As an exemplary embodiment, the active region 17 includes a MOSFET. To form a transistor gate 28 for each transistor, the photolithographic mask used to form the isolation volume 26 is removed and a silicon dioxide layer 34 is reformed over the isolation volume 26 and on the active silicon layer region 17. “P-type FET regions may be covered while a p-type dopant (typically 1012 cm −2 boron) is introduced (usually via ion implantation) into the n-MOSFET fet silicon regions to achieve the desired n-MOSFET behavior (threshold voltage and punch-through suppression). This masking resist is striped and the N-type FET regions are then covered while similar n-type dopants (typically ˜1012 cm−2 phosphorus and/or arsenic) are introduced (again usually by ion implantation) into the P-MOSFET regions again to achieve the desired FET characteristics. To complete the transistor gate 28, a polysilicon layer is then deposited over the silicon dioxide layer 34. A photoresist may then be deposited and patterned to form the gate 28 from the polysilicon layer. An implant mask(not shown) is then formed. The implant mask allows for the implanting of either n+ type or p+ type ions to define source 30 and drain 32 regions in the active silicon region 17.
In forming the source 30 and drain 32 for the transistors, the ions may generally be diffused in the intended region to the interface between the active silicon 16 and the insulating layer 14. Therefore, a channel region 25 by which the source and the drain regions are separated from each other in the active region 17 may be generated. Alternatively, the formed source and drain regions 30 and 32 may penetrate only partially into the active silicon layer 16. In operation this partial diffusion provides definite characteristics in conjunction with the transistors. When the source and drain region 30 and 32 of ions only partially penetrate the active silicon layer 16, the active region 17 extends into the area over which there will exist a Peltier cooling junction as illustrated below.
Once the active region 17 is formed, an oxide layer 38 may be deposited as shown in FIG. 1B. The oxide layer 38 functions to stabilize the active region 17 for further processing, electrically isolating the active region. The oxide layer 38 is etched to expose openings for a source and a drain contact studs 40 and 42. Two openings are formed to expose portions of the source and drain regions, respectively. The two openings are, then, filled with a conductive material, such as tungsten (W), to form the source and the drain contact studs.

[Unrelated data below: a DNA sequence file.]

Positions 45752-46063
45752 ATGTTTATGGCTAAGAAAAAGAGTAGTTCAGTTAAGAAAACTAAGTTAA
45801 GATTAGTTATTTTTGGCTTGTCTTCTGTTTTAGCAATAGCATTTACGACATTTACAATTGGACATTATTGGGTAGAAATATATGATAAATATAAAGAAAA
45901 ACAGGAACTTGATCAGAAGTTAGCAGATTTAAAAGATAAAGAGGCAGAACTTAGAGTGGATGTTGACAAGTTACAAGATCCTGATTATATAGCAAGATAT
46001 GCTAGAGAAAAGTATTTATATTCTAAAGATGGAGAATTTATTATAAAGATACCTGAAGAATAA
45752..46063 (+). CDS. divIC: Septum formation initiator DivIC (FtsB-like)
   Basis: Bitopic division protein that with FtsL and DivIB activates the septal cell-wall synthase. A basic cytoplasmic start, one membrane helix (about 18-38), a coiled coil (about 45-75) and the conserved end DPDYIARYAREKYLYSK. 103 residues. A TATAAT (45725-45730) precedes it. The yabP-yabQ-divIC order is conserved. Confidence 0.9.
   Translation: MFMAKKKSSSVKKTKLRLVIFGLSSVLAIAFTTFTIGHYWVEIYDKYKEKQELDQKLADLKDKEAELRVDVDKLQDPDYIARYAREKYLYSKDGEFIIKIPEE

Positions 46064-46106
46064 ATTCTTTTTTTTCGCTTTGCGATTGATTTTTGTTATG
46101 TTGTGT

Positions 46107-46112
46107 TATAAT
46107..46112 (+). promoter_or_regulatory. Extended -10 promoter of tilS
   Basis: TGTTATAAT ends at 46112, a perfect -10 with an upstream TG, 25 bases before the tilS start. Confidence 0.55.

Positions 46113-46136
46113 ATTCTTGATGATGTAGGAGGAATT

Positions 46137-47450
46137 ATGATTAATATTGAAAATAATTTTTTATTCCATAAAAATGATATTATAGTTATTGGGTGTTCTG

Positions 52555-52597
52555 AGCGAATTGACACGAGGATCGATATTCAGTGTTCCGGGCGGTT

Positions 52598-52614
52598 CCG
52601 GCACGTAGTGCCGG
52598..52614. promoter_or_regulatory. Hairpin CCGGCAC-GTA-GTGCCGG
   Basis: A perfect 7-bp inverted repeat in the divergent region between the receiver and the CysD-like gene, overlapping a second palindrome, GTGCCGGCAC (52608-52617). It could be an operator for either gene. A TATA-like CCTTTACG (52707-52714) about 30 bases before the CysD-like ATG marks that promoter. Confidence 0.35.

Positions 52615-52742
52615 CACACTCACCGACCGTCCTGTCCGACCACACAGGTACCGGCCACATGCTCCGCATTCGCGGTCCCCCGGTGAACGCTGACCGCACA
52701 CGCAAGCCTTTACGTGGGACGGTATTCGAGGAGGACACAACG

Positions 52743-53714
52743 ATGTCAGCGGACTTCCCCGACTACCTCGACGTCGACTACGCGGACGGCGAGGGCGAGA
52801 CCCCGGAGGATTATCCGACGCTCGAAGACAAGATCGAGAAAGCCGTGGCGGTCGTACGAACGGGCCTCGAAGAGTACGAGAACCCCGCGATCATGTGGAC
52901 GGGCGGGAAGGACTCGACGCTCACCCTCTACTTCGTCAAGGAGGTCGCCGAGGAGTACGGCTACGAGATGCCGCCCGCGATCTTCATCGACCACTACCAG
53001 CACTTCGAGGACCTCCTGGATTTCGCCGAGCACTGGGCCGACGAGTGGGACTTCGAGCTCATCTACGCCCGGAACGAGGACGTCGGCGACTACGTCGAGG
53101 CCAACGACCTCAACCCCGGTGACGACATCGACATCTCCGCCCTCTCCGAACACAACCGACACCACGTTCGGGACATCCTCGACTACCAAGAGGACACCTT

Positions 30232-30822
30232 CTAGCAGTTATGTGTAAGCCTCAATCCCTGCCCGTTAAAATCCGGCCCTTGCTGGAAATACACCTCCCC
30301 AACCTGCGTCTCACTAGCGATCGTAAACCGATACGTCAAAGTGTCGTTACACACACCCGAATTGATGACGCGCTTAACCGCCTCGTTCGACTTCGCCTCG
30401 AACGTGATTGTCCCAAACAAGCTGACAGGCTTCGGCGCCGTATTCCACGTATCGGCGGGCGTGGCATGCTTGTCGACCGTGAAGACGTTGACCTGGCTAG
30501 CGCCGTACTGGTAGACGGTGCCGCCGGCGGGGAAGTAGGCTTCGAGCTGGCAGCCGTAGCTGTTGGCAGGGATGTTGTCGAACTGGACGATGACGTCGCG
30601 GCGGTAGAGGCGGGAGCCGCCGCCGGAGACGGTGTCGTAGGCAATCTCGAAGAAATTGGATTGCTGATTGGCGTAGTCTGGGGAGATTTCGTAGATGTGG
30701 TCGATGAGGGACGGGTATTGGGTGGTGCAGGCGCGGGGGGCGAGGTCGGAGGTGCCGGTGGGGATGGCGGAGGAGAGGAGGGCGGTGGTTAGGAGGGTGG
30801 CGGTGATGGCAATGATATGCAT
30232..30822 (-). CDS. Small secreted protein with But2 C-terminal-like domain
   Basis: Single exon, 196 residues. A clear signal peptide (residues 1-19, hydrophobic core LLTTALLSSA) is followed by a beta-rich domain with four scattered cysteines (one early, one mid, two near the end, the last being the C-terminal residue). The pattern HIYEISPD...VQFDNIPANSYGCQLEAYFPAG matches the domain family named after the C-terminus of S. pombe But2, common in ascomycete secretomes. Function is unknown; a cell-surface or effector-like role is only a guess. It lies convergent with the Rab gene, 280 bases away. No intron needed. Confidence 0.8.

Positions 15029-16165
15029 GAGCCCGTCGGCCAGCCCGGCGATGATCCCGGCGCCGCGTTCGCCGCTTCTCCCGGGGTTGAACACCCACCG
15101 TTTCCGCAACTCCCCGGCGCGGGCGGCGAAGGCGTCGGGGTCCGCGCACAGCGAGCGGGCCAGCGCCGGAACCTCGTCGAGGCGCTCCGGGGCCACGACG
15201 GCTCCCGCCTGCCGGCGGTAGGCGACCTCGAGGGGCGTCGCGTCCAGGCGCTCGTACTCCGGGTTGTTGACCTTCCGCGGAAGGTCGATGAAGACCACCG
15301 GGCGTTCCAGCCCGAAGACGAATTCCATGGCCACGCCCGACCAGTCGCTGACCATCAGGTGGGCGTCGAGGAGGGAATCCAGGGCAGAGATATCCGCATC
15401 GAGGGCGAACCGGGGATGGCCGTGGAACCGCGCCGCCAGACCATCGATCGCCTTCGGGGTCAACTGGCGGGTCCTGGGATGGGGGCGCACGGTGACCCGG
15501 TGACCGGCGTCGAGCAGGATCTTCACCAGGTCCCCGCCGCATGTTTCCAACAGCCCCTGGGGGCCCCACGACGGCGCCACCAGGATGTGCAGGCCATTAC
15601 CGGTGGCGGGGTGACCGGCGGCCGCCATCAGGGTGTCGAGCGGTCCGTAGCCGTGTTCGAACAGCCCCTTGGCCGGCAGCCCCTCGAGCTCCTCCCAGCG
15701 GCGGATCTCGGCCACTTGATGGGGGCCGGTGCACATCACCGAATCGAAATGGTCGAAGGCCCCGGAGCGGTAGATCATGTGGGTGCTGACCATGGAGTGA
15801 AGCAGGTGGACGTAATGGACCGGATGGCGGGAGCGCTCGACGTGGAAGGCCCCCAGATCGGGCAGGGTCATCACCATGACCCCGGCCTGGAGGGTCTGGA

In accordance with the present invention, in order to form a thermal pass for dissipating heat generated in the active region 17, a first material region 44 of Peltier cooling means is formed as a stud type on top of and electrically isolated from a portion of the source region 30 which has not used for the source contract stud 40. The source region 30 may need to be wider than normal to accommodate the Peltier cooling means. In order to define the first material region, the oxide layer 38 is patterned and etched to expose an opening over a portion of the upper surface of the silicon under which a portion of the source region is located. A thin nitride is deposited in the exposed opening over the silicon dioxide layers, 38 and 34 and the opening is then filled with a metal such as W and planerized to define the first material region 44.
Referring to FIG. 1C, a metal layer of aluminum is deposited over the source and the drain contact studs 40 and 42 and the first material region 44 and, then, patterned to define wiring layers 48 and 50 and a second metal region 46 of the Peltier cooling means, respectively. The wiring layer 48 and 50 provide an operating voltage for the active region through the source and drain contact studs 40 and 42. The lower surface of the second metal region 46 is attached to the upper surface of the first material region 44 so that an interface defining a Peltier cooling junction therebetween is formed. A pair of wires (not shown) of the same materials (e.g. W and A1) as the peltier junction wires are used to connect the first and the second material regions 44 and 46 in series with the Peltier cooling junction. Finally, an oxide layer 52 is formed over the wiring layers 48 and 50 and the second material region 46.